There is a candidate in the Server Fault election (which is ending shortly) that has been suspended from the main site for behavioral reasons more than once. He's also been kicked from chat, and banned on at least three other SE sites. He even had his original nomination deleted by Shog9, because of the profanity it contained. His nomination was reinstated after he cleaned it up.

Now, let's be real, there's no chance he's going to win. But it raises an good point. Why is someone that's been such a behavioral problem even allowed to run in the first place? Shouldn't someone with a history like that be prevented from running for the most powerful position in a community?

At the very least, shouldn't his election profile show the number of times that his user account has been banned on any SE site very clearly and prominently?


Shouldn't someone with a history like that be prevented from running for the most powerful position in a community?

I would think no, they should not. I have seen people make the most surprising changes over time. Don't doubt the ability of people to actually get better. That someone has been banned once is by no means reason (in my mind) to prevent them from ever being a mod.

Or, at the very least, shouldn't his election profile show the number of times that his user account has been banned on any SE site very clearly and prominently?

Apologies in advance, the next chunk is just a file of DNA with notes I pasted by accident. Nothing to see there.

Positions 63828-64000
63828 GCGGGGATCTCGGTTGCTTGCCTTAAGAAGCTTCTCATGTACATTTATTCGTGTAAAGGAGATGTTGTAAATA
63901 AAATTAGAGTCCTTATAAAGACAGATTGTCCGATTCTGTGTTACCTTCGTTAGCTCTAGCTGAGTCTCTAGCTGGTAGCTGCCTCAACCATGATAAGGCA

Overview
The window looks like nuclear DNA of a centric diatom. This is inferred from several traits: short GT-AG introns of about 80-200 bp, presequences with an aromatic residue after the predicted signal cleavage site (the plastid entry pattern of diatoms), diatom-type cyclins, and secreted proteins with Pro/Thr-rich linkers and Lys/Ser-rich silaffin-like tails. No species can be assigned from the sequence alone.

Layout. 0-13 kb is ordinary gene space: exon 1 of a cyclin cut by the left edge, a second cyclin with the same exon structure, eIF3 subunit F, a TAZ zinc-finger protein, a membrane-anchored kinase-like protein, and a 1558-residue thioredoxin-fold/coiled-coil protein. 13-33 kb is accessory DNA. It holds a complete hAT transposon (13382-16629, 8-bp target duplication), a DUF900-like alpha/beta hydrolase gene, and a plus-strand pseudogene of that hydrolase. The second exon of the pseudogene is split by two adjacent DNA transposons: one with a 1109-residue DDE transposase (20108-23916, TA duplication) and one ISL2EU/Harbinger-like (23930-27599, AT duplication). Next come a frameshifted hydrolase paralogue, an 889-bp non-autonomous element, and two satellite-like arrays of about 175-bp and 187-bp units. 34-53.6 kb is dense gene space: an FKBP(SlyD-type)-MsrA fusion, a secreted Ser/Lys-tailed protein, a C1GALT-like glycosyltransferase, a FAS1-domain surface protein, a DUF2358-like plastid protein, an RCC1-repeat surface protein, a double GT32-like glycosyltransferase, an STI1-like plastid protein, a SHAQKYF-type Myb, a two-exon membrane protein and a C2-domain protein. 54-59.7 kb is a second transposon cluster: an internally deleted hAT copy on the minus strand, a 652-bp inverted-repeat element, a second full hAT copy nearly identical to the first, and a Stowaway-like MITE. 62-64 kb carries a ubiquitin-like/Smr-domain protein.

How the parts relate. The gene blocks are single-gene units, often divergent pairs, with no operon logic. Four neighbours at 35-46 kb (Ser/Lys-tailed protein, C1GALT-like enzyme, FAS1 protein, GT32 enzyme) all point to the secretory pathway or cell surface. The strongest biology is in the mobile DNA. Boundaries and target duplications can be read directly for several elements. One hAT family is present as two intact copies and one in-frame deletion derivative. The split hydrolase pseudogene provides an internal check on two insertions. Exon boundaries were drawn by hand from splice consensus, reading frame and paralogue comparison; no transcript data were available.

Now this I would agree with. While having been banned shouldn't immediately disqualify you, it's certainly a very significant point against you. It's important that this information be available to voters in my opinion. By nominating yourself you should be revoking your right to privacy (to at least some degree) around such situations. If you aren't comfortable with people knowing that you were banned, and at least some high level details of what happened, then you shouldn't be running to be a mod.

Such a user would need to be able to discuss what they did in order to demonstrate that they have changed since then and that such behavior is behind them; that they will be capable of acting responsibly going forward. If a user is able to do that after being banned, and the community accepts it, then that shouldn't need to prevent them from running at all.

Now, as to this specific case, it does seem that this behavior is not behind them at all, that they haven't changed, and that there is no way the community would support them; if they did, it also sounds like a case where the SE employees would put their foot down and reject them.

  • 6
    I was going to write exactly the same, so I am only adding one more thing: IMO, only recent suspensions should be indicated, like those that happened within a year. Everything after that should be sins of the past. – Gordon May 28 '13 at 17:05